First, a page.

Evidence of hypnotic-like phenomena appears in many ancient cultures. Records suggest hypnosis was used by the oracle at Delphi and in rites in ancient Egypt (Hughes and Rothovius, 1996). The modern history of hypnosis begins in the late 1700s, when a French physician, Anton Mesmer, revived an interest in hypnosis.
Franz Anton Mesmer was born in Vienna in 1734. Mesmer is considered the father of hypnosis. He is remembered for the term mesmerism which described a process of inducing trance through a series of passes he made with his hands and/or magnets over people. He worked with a person’s animal magnetism (psychic and electromagnetic energies). The medical community eventually discredited him despite his considerable success treating a variety of ailments. His successes offended the medical establishment of the time, who arranged for an official French government investigating committee. This committee included Benjamin Franklin, then the American ambassador to France, and Joseph Guillotine, a French physician who introduced a never-fail device for physically separating the mind from the rest of the body.
James Braid (1795-1860), an English physician, originally opposed to mesmerism (as it had become known) subsequently became interested. He said that cures were not due to animal magnetism however, they were due to suggestion. He developed the eye fixation technique (also known as Braidism) of inducing relaxation and called it hypnosis (after Hypnos, the Greek god of sleep) as he thought the phenomena was a form of sleep. Later, realising his error, he tried to change the name to monoeidism (meaning influence of a single idea) however, the original name stuck. Jean Marie Charcot a French neurologist (1825-1893), disagreed with the Nancy School of Hypnotism and contended that hypnosis was simply a manifestation of hysteria. There was bitter rivalry between Charcot and the Nancy group (Liebault and Bernheim). He revived Mesmer’s theory of Animal Magnetism and identified the three stages of trance: lethargy, catalepsy and somnambulism.
Pierre Janet was a French neurologist and psychologist (1845-1947) who was initially opposed to the use of hypnosis until he discovered its relaxing effects and promotion of healing. Janet was one of the few people who continued to show an interest in hypnosis during the psychoanalytical rage.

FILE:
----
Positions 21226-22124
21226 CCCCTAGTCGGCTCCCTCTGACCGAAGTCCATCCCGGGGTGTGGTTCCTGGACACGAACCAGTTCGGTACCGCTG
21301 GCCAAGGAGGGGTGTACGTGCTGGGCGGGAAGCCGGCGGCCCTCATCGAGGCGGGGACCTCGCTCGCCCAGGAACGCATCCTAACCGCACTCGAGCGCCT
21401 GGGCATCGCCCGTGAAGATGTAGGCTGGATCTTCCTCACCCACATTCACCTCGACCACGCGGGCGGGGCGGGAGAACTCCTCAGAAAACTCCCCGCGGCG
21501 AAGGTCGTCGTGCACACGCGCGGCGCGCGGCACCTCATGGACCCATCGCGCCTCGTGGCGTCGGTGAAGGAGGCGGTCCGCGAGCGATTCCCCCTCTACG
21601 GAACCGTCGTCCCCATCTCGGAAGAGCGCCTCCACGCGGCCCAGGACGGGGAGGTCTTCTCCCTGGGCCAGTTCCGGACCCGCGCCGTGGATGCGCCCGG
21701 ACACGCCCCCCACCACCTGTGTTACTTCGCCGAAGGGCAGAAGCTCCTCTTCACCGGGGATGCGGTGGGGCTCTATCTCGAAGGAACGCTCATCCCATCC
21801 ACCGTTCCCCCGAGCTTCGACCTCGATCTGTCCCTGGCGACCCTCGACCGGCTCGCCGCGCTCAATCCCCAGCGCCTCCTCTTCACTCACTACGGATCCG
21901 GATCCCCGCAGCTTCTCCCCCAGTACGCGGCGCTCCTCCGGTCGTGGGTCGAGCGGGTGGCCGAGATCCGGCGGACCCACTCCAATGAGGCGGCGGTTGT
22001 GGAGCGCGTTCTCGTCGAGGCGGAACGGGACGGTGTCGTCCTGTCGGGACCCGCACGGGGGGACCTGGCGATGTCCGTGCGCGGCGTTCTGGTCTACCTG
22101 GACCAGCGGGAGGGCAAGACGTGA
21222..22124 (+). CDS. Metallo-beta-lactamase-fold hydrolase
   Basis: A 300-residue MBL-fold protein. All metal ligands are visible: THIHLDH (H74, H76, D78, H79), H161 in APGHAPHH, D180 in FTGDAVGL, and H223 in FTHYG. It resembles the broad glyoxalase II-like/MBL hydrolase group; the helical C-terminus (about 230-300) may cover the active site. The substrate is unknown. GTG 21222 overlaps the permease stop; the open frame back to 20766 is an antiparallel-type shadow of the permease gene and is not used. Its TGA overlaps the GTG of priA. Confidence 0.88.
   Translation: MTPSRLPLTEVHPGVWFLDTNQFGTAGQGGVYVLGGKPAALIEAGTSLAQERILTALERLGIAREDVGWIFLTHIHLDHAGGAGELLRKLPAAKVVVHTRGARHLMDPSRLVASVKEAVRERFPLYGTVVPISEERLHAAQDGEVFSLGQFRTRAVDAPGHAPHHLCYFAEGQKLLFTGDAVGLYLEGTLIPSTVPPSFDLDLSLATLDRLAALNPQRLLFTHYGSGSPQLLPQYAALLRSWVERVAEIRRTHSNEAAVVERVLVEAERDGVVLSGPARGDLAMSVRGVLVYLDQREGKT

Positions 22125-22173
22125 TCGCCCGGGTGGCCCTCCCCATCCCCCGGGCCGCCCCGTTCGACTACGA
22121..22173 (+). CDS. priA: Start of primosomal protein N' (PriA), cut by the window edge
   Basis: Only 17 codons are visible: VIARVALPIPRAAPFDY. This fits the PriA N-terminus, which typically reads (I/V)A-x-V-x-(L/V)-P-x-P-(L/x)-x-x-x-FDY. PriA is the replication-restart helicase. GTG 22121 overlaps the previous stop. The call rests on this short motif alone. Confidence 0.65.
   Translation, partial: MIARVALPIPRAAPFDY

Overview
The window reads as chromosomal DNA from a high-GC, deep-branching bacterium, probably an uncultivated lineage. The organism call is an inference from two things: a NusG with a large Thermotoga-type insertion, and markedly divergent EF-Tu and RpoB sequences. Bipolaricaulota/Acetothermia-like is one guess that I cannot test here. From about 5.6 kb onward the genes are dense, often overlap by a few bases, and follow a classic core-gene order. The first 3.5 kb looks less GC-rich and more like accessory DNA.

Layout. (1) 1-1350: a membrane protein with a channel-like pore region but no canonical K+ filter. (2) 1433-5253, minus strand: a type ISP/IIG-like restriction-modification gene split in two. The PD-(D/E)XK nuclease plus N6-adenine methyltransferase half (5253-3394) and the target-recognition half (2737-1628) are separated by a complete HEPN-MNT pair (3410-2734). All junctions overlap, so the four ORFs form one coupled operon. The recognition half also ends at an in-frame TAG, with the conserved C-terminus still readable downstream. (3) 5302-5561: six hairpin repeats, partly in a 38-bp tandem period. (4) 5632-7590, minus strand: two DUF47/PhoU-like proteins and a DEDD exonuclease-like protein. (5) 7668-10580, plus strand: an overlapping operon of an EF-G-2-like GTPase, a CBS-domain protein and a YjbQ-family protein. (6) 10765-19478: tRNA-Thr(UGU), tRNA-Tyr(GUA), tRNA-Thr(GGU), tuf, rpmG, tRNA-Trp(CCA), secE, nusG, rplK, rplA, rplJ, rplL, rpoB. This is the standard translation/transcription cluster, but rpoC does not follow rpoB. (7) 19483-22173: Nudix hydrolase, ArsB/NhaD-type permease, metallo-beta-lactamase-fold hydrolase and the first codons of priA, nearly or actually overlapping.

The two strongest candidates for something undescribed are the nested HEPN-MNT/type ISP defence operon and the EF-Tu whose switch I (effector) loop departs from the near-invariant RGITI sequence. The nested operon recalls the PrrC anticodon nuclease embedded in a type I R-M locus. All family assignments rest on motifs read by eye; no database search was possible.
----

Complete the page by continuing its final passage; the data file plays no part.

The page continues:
Ivan Petrovich Pavlov (1849-1936), a Russian psychologist who actually was more focused on the study of the digestive process. He is known primarily for his development of the concept of the conditioned reflex (or Stimulus Response Theory). In his classic experiment, he trained hungry dogs to salivate at the sound of a bell, which was previously associated with the sight of food. He was awarded the Nobel Prize for Physiology in 1904 for his work on digestive secretions. Though he had nothing to do with hypnosis, his Stimulus Response Theory is a cornerstone in linking and anchoring behaviours, particularly in NLP.
Emile Coue (1857-1926), a physician who formulated the Laws of Suggestion. He is also known for encouraging his patients to say to themselves 20-30 times a night before going to sleep; “Everyday in every way, I am getting better and better.” He also discovered that delivering positive suggestions when prescribing medication proved to be a more effective cure than prescribing medications alone. He eventually abandoned the concept of hypnosis in favour of just using suggestion, feeling hypnosis and the hypnotic state impaired the efficiency of the suggestion.
Sigmund Freud (1856-1939) studied with Liebault and Bernheim, and then did additional study with Charcot. Freud did not incorporate hypnosis in his therapeutic work, however, because he felt he could not hypnotise patients to a sufficient depth, felt that the cures were temporary, and that hypnosis stripped patients of their defences. Freud was considered a poor hypnotist given his paternal manner. However, his clients often went into trance and he often, unknowingly, performed non-verbal inductions when he would place his hand on his patient’s head to signify the Doctor dominant, patient submissive roles. Because of his early dismissal of hypnosis in favour of psychoanalysis, hypnosis was almost totally ignored.
Carl Jung, a student and colleague of Freud’s (1875-1961), rejected his psychoanalytical approach and developed his own interests. He developed the concept of the collective unconscious and archetypes. Though he did not actively use hypnosis, he encouraged his patients to use active imagination to change old memories. He often used the concept of the inner guide, in the healing work. He believed that the inner mind could be accessed through tools like the I Ching and astrology. He was rejected by the conservative medical community as a mystic. However, many of his ideas and theories are actively embraced by healers to this day.
Milton Erickson, a psychologist and psychiatrist (1932-1974), pioneered the art of indirect suggestion in hypnosis. He is considered to be the father of modern hypnosis. His methods bypassed the conscious mind through the use of both verbal and nonverbal pacing techniques including metaphor, confusion, and many others. He was a colourful character and has immensely influenced the practice of contemporary hypnotherapy, and its official acceptance by the American Medical Association. His work, combined with the work of Satir and Perls, was the basis for Bandler and Grinderís Neuro-Linguistic Programming (NLP).
Today, hypnotherapy is widely used to treat a variety of conditions and recognised by the National Health Service in the UK (NHS) as a suitable treatment plan, when performed by recognised trained hypnotherapists.